Because if the state can demonstrate determination and commitment to enabling people to take risks and start and join small companies, to try to turn them into larger companies, what do you think will happen to the vast fields of highly educated talent just turned into job seekers? What will happen to the tax base?
Yes, its a risk. No not all the risks will work.
There are no guarantees in life. Life itself is not fair. You can adapt to the environment you find yourself in, or wring your hands and give up.
Lets hope our leaders stop with the latter and work on the former. The talent is out there. Its simply a question of will, and resources.
Because if they give up and start down their time honored and broken past, and don’t invest in the state and its people, then why should we? We are the small guys. We take risks. If the state won’t bet on its advantages and assets, make this not just small business friendly, but outright encouraging, why should we stay and invest in something they are unwilling to?
They need to think on that. Long and hard.

3 thoughts on “Some see an augering in, some see opportunity”

  1. The crime rate in which areas? Please understand that Dearborn is not known for its crime, nor is Warren, and Auburn Hills. Detroit is known for crime, but around Wayne State University, in Greektown, Foxtown. etc it is quite good and relatively safe. This is true though in many big cities. Though as Detroit just slipped under 1M people, it might not be classifiable as “big” for much longer.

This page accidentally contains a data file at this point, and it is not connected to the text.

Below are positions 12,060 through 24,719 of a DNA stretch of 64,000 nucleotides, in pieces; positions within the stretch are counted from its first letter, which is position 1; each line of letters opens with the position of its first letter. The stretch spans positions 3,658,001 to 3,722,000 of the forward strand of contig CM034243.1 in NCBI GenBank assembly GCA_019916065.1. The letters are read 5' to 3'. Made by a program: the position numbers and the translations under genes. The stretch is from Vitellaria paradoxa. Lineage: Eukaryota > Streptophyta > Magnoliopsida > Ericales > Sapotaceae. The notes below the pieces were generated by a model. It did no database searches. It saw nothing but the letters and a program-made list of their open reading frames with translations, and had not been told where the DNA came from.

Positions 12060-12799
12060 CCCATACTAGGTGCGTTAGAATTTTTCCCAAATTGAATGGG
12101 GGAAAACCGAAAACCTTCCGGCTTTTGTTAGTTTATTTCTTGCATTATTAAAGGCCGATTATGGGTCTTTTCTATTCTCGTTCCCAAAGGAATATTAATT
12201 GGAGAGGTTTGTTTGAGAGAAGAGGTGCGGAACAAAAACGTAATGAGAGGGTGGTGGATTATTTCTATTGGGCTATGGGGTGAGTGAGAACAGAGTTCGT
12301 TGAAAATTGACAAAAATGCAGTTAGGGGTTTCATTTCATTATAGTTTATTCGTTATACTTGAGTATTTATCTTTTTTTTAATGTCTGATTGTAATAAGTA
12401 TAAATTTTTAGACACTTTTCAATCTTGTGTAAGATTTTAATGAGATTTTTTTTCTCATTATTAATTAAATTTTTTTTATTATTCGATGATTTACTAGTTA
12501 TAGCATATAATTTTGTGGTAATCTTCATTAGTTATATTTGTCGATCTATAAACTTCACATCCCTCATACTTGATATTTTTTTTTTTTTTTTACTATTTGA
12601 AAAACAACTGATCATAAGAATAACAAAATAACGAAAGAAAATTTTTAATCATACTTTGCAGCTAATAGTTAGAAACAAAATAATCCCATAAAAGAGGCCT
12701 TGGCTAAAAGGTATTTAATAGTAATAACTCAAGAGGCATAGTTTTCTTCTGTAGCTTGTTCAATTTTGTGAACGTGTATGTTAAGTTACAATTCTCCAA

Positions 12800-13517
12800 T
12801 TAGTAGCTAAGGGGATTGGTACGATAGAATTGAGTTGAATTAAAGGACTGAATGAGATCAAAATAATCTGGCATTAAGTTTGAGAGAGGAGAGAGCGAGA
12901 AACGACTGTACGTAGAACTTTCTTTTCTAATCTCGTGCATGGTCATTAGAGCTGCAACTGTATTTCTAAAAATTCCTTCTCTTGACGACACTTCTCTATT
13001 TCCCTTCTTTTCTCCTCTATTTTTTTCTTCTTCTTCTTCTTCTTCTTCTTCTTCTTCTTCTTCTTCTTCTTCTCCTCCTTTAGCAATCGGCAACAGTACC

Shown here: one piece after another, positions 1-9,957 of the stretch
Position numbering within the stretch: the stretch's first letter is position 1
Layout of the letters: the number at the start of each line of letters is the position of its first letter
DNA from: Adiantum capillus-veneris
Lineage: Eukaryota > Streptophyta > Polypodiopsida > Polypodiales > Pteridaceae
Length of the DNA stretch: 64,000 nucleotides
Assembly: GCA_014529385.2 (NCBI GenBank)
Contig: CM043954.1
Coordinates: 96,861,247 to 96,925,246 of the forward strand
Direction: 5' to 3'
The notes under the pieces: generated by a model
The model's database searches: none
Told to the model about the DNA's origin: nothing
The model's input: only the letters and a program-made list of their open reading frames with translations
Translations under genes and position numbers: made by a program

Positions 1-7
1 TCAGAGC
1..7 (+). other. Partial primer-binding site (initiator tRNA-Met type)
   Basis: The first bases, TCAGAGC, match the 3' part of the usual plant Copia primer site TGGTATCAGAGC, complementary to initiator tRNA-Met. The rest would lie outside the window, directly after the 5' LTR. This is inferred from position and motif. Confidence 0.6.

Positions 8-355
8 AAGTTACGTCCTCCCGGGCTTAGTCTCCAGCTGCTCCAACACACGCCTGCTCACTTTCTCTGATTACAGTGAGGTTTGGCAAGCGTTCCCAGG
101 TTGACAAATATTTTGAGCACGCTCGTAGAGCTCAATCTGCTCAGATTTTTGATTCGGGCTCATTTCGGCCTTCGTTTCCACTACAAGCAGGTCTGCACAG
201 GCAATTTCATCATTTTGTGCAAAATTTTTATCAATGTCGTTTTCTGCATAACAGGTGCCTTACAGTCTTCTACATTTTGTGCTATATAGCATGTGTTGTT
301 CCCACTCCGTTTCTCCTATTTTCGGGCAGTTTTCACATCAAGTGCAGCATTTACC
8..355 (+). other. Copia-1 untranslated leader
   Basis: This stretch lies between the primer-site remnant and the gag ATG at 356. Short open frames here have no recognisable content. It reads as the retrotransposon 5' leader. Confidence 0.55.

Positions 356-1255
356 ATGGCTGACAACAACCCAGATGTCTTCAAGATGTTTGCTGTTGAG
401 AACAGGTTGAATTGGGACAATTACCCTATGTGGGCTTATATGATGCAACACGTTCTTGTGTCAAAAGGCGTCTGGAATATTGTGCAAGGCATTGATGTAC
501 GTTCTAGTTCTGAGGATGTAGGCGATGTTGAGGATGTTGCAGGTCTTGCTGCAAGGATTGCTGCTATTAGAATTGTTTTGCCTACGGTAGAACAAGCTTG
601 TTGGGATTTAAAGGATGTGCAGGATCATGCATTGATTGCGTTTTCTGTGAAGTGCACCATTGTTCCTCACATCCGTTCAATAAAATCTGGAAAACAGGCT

The issues that exist here in Michigan are multi-fold. They are compounded by an obscene lack of investment capital. If you are not working on medical devices in Michigan, you pretty much are DOA. (note: this is an issue for us as we cannot get local interest in high performance highly scalable storage and high performance computing in general).
    This could be a good place to build a business. Prices are great, burn rate is relatively low compared to other areas. You get more value per invested $, and they last longer. Salaries are midwestern, not California-like. Again, you can get more value with smaller investments, and they last longer.
    The problem is a fundamental lack of focus by government at all levels in the solution (growing the economy) to the problem (shrinking of the economy).

  2. Having just recently bought a house in Michigan, I’m not too excited about the continuing demise of the big 3. My feelings are divided though: I believe the UAW is almost entirely* to blame, and the (American) auto industry is just beginning to reap the consequences of their actions – and possibly too late to do anything about it. A big part of me wants to welcome “reality” back into the Michigan economy, even if it means economic hardship for the time being.
    One of the best articles I’ve read about it is “Where would GM be without the United Automobile Workers Union” by George Reisman. A quick google search can find it easily… It’s dead on.
    * Obviously, we have a lot more problems than just the UAW, but it embodies an attitude that seems all too common…